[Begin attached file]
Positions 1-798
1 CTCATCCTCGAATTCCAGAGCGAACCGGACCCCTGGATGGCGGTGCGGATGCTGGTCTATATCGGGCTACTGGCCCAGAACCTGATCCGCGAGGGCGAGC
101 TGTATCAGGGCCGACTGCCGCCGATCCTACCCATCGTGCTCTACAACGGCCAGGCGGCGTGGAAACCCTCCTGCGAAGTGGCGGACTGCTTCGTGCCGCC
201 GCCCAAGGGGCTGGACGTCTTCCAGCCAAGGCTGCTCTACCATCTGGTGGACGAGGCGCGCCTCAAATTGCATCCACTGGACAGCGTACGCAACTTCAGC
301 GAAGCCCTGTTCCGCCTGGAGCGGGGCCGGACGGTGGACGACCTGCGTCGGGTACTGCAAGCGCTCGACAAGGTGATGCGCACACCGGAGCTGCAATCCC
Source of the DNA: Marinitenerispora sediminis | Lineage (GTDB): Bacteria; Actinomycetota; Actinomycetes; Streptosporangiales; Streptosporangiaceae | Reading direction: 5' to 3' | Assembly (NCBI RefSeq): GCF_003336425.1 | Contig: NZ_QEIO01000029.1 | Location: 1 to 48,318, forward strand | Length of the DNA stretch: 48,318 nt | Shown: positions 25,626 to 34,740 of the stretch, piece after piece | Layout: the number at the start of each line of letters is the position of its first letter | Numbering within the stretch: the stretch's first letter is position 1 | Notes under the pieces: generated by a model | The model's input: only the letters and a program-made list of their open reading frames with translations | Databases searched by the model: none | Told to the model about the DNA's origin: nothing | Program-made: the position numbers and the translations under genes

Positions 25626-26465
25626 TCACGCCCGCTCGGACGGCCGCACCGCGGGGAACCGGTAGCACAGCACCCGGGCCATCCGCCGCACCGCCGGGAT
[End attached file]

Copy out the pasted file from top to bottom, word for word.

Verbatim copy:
Positions 1-798
1 CTCATCCTCGAATTCCAGAGCGAACCGGACCCCTGGATGGCGGTGCGGATGCTGGTCTATATCGGGCTACTGGCCCAGAACCTGATCCGCGAGGGCGAGC
101 TGTATCAGGGCCGACTGCCGCCGATCCTACCCATCGTGCTCTACAACGGCCAGGCGGCGTGGAAACCCTCCTGCGAAGTGGCGGACTGCTTCGTGCCGCC
201 GCCCAAGGGGCTGGACGTCTTCCAGCCAAGGCTGCTCTACCATCTGGTGGACGAGGCGCGCCTCAAATTGCATCCACTGGACAGCGTACGCAACTTCAGC
301 GAAGCCCTGTTCCGCCTGGAGCGGGGCCGGACGGTGGACGACCTGCGTCGGGTACTGCAAGCGCTCGACAAGGTGATGCGCACACCGGAGCTGCAATCCC
Source of the DNA: Marinitenerispora sediminis | Lineage (GTDB): Bacteria; Actinomycetota; Actinomycetes; Streptosporangiales; Streptosporangiaceae | Reading direction: 5' to 3' | Assembly (NCBI RefSeq): GCF_003336425.1 | Contig: NZ_QEIO01000029.1 | Location: 1 to 48,318, forward strand | Length of the DNA stretch: 48,318 nt | Shown: positions 25,626 to 34,740 of the stretch, piece after piece | Layout: the number at the start of each line of letters is the position of its first letter | Numbering within the stretch: the stretch's first letter is position 1 | Notes under the pieces: generated by a model | The model's input: only the letters and a program-made list of their open reading frames with translations | Databases searched by the model: none | Told to the model about the DNA's origin: nothing | Program-made: the position numbers and the translations under genes

Positions 25626-26465
25626 TCACGCCCGCTCGGACGGCCGCACCGCGGGGAACCGGTAGCACAGCACCCGGGCCATCCGCCGCACCGCCGGGAT